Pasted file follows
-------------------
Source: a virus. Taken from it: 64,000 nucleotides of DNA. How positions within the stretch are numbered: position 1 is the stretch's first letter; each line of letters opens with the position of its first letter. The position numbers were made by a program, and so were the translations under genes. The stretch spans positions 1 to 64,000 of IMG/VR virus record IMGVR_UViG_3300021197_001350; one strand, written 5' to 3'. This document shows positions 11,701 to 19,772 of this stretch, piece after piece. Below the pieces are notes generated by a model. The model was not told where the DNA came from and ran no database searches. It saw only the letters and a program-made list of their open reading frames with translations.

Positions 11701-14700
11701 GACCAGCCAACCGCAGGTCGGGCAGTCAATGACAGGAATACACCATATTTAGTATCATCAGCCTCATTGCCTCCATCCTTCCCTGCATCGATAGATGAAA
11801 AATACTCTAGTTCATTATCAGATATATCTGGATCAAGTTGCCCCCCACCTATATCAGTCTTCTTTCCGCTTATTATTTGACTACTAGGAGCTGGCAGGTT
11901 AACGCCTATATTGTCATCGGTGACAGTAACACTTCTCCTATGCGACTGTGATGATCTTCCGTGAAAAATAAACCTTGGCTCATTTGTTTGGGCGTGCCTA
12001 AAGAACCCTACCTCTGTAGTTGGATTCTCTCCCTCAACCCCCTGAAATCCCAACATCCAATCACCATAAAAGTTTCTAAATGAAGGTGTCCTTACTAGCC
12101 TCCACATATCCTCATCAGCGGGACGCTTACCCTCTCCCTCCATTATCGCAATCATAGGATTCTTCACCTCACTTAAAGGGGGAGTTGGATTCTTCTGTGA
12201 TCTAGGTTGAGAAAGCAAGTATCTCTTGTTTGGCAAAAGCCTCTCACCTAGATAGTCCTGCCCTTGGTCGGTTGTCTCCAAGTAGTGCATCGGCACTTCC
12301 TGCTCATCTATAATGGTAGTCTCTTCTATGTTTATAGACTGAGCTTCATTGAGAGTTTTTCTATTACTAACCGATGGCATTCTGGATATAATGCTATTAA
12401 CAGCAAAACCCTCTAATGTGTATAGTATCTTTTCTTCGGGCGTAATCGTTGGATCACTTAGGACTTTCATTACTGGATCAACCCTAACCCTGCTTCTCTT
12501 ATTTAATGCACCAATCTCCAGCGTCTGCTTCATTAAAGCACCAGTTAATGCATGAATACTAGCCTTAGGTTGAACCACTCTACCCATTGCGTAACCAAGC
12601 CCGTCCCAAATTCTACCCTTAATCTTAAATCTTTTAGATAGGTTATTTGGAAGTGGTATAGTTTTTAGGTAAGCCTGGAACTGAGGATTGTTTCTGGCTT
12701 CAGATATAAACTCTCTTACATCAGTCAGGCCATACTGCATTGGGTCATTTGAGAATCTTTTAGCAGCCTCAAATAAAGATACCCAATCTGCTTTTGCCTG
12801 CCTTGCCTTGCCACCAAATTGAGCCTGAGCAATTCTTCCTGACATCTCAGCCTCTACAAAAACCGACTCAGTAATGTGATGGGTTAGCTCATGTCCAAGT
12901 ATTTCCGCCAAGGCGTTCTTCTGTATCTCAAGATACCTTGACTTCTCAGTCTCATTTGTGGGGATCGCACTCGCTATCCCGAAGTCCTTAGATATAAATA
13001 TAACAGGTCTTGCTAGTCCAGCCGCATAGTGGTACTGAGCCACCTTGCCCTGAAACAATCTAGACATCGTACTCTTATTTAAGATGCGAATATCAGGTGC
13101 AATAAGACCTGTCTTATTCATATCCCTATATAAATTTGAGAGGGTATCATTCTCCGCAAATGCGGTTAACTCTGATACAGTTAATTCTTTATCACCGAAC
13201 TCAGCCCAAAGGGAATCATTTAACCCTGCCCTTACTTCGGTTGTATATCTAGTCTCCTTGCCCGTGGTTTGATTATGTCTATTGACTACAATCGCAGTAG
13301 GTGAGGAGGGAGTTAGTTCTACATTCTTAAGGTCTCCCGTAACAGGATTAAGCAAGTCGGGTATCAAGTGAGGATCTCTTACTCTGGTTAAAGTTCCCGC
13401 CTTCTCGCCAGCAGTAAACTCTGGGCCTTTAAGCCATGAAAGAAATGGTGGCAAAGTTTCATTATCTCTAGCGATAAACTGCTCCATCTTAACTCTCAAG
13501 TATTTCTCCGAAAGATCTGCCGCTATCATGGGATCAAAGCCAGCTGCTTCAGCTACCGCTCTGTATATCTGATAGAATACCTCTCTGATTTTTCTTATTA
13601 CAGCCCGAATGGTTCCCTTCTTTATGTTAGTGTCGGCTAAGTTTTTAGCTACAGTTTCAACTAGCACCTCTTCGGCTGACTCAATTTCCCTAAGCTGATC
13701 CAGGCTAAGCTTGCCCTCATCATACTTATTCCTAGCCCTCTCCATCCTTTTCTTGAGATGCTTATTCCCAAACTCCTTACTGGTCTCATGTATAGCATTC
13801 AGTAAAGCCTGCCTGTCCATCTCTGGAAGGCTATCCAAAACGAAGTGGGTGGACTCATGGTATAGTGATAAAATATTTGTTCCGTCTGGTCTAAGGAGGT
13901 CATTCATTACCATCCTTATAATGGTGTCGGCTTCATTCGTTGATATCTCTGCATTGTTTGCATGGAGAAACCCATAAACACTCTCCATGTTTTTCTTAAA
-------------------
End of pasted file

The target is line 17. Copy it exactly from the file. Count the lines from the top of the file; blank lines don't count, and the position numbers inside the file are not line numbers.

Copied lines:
13101 AATAAGACCTGTCTTATTCATATCCCTATATAAATTTGAGAGGGTATCATTCTCCGCAAATGCGGTTAACTCTGATACAGTTAATTCTTTATCACCGAAC